Crops Update: Week 6

With our Spring CSA coming to an end, it’s time to prepare for the summer and all the things that accompany it – most notably our Summer CSA, Farmstand, and visits to the Union Square Farmer’s Market in Somerville.

With yesterday’s forecast calling for a 30% chance of showers, we seeded 15 beds of greens, beets, chard, parsley and flowers, and then crossed our fingers, promised to be good, and lo and behold, help arrived! We had been having flashbacks to the drought of 2016 after two weeks of dry and warm weather and poor germination in last week’s field seedings but with significant rain on June 5th and 18th, we’re on track for excellent potato, brassica and onion harvests beginning in July. Our job now is to stay on top of weeds and  control populations of Colorado potato beetle, cabbage looper, and onion thrips. To that end, we started applying certified organic sprays where we have noticed pest outbreaks this past Saturday. Entrust, Trident and Dipel are the trade names of three different formulations of bacteria that target pests specific to these crops. In order to be effective, the bacteria must be ingested by the pest feeding on the leaves. We spray only in the evening, as prolonged leaf wetness gives the best result; dry and sunny conditions quickly degrade the bacteria.  

It is the peak of the strawberry harvest, and the Crops Team has been spending long periods in the patch bringing in the beautiful berries (find a quart for yourself at the farmstand right now). On Friday, we were helped by 25 volunteers with AAFCPA, the firm that handles Mass Audubon’s accounting and auditing, in picking strawberries. The volunteers picked strawberries for two hours and after lunch harvested peas (picture d below and garlic scapes, before weeding carrots–4.5 hours of top-notch work! Assistant Farmer Sarah Lang raved about the quality of the berries she sold at the Union Square Market on Saturday thanks to the careful work of these volunteers.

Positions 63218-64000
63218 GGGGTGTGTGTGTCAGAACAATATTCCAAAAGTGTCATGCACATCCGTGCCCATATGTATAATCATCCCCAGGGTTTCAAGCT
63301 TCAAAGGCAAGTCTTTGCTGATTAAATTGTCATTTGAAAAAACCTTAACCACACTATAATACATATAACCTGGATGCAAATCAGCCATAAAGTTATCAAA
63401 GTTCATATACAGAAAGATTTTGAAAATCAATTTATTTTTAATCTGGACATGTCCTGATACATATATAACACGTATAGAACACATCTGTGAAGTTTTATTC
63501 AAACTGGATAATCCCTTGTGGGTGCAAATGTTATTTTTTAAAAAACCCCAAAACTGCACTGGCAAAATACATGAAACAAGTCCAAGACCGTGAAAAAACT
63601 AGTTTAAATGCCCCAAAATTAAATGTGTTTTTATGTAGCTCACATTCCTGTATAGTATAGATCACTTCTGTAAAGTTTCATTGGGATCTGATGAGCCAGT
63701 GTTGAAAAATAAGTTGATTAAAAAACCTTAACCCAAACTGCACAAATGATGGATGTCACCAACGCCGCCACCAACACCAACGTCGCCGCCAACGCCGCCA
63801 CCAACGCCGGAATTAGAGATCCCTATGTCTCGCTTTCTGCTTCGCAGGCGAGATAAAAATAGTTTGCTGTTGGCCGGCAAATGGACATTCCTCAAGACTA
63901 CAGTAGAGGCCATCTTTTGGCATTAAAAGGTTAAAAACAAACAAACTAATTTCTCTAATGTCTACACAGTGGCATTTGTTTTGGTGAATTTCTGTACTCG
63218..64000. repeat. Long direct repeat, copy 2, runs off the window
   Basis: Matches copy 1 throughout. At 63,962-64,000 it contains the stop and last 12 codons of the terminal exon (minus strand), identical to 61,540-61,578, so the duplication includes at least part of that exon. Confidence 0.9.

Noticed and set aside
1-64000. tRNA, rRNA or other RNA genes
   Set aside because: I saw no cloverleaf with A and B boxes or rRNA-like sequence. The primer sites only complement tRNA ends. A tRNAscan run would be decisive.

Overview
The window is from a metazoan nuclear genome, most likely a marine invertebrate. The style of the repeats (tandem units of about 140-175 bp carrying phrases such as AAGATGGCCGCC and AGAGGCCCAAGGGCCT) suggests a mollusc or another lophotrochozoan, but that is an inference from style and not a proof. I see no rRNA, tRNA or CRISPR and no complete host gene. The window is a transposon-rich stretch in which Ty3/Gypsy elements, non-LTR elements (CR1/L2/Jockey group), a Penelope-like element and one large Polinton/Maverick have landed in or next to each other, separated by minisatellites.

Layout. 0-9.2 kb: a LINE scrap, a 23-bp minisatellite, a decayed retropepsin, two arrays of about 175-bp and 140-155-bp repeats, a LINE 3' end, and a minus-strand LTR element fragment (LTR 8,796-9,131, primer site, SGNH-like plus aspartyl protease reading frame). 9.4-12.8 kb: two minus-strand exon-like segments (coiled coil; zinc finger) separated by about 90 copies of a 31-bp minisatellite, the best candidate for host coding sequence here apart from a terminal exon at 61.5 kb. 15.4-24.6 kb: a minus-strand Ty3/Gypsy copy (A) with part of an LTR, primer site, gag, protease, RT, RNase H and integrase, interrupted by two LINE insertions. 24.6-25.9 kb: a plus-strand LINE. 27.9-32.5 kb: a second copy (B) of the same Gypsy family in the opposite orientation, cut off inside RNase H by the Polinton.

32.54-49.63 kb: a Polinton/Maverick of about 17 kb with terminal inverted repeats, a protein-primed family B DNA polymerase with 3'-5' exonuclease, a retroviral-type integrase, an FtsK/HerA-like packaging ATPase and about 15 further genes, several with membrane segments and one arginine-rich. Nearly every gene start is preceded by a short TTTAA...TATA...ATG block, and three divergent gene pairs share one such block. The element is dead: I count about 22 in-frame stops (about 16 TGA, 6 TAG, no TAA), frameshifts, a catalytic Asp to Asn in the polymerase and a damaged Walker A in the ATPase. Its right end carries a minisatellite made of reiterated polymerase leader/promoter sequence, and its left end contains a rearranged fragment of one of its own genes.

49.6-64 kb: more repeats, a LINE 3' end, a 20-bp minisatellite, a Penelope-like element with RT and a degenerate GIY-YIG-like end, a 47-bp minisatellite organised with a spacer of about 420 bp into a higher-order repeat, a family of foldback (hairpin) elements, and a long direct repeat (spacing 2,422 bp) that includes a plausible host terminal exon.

Back at the farm, Saturday’s Pick-Your-Own Strawberry Day (picture below) was a big success! Our thanks to the admissions staff for handling a high volume of sales, and to farmers Jill Banach and Sarah Stockdale for helping visitors find the best berries in the field.

Earlier in the week, volunteers from Marshalls and Starbucks helped us weed carrots (pictured below) and plant winter squash on two separate days. Last year, we planted the entire acre of winter squash and gourds in one afternoon with one volunteer group. On Saturday afternoon, six community volunteers helped us finish establishing this year’s winter squash patch.

While we were doing that, Farmer Andrew Kelliher was off wheel-hoeing fifteen beds all on his own—somewhere, Hercules just got an idea for a 13th labor! On Thursday afternoon, Google volunteers moved over an entire field checking off jobs in rapid succession. They weeded carrots, planted sunflowers (pictured below), harvested peas, weeded those peas, and then planted summer squash. Wow! Thanks to all the volunteers, visitors and farmers for another wonderful week in the field.  


Want to taste the fruits of our labor? Summer CSA starts next week and registration is open. Would you or your group like to help in the field too? See more details here.

Your Farmers     

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About Kelly R.

Where: Mass Audubon Headquarters, Lincoln & Metro West Sanctuaries Who: Farm-fanatic, house plant caretaker, and hiking aficionado living in Salem, bringing sustainable practices and outdoor adventures into everyday life. Favorite part of the job: lunch break walks around Drumlin Farm